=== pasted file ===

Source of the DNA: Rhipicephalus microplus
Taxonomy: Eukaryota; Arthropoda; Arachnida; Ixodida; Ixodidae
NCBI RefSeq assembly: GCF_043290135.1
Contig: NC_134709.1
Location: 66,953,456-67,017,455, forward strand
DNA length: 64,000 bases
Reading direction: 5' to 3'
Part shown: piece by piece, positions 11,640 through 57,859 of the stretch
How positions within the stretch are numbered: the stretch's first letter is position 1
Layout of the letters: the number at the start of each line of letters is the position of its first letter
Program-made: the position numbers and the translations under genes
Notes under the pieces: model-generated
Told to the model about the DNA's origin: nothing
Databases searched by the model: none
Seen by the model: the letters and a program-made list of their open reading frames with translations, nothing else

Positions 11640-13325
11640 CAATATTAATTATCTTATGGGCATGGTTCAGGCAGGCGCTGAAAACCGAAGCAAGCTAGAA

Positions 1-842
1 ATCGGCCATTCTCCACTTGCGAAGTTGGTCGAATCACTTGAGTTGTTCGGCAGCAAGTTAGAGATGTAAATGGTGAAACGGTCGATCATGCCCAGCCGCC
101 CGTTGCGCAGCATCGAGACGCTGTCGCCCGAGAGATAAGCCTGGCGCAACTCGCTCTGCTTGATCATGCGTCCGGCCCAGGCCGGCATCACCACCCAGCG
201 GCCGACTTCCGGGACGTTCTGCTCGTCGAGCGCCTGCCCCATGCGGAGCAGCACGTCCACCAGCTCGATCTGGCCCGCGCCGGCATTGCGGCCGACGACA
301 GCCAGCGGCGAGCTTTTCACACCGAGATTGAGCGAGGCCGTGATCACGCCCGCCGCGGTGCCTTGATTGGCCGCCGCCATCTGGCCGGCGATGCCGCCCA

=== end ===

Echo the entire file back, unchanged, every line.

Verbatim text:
Source of the DNA: Rhipicephalus microplus
Taxonomy: Eukaryota; Arthropoda; Arachnida; Ixodida; Ixodidae
NCBI RefSeq assembly: GCF_043290135.1
Contig: NC_134709.1
Location: 66,953,456-67,017,455, forward strand
DNA length: 64,000 bases
Reading direction: 5' to 3'
Part shown: piece by piece, positions 11,640 through 57,859 of the stretch
How positions within the stretch are numbered: the stretch's first letter is position 1
Layout of the letters: the number at the start of each line of letters is the position of its first letter
Program-made: the position numbers and the translations under genes
Notes under the pieces: model-generated
Told to the model about the DNA's origin: nothing
Databases searched by the model: none
Seen by the model: the letters and a program-made list of their open reading frames with translations, nothing else

Positions 11640-13325
11640 CAATATTAATTATCTTATGGGCATGGTTCAGGCAGGCGCTGAAAACCGAAGCAAGCTAGAA

Positions 1-842
1 ATCGGCCATTCTCCACTTGCGAAGTTGGTCGAATCACTTGAGTTGTTCGGCAGCAAGTTAGAGATGTAAATGGTGAAACGGTCGATCATGCCCAGCCGCC
101 CGTTGCGCAGCATCGAGACGCTGTCGCCCGAGAGATAAGCCTGGCGCAACTCGCTCTGCTTGATCATGCGTCCGGCCCAGGCCGGCATCACCACCCAGCG
201 GCCGACTTCCGGGACGTTCTGCTCGTCGAGCGCCTGCCCCATGCGGAGCAGCACGTCCACCAGCTCGATCTGGCCCGCGCCGGCATTGCGGCCGACGACA
301 GCCAGCGGCGAGCTTTTCACACCGAGATTGAGCGAGGCCGTGATCACGCCCGCCGCGGTGCCTTGATTGGCCGCCGCCATCTGGCCGGCGATGCCGCCCA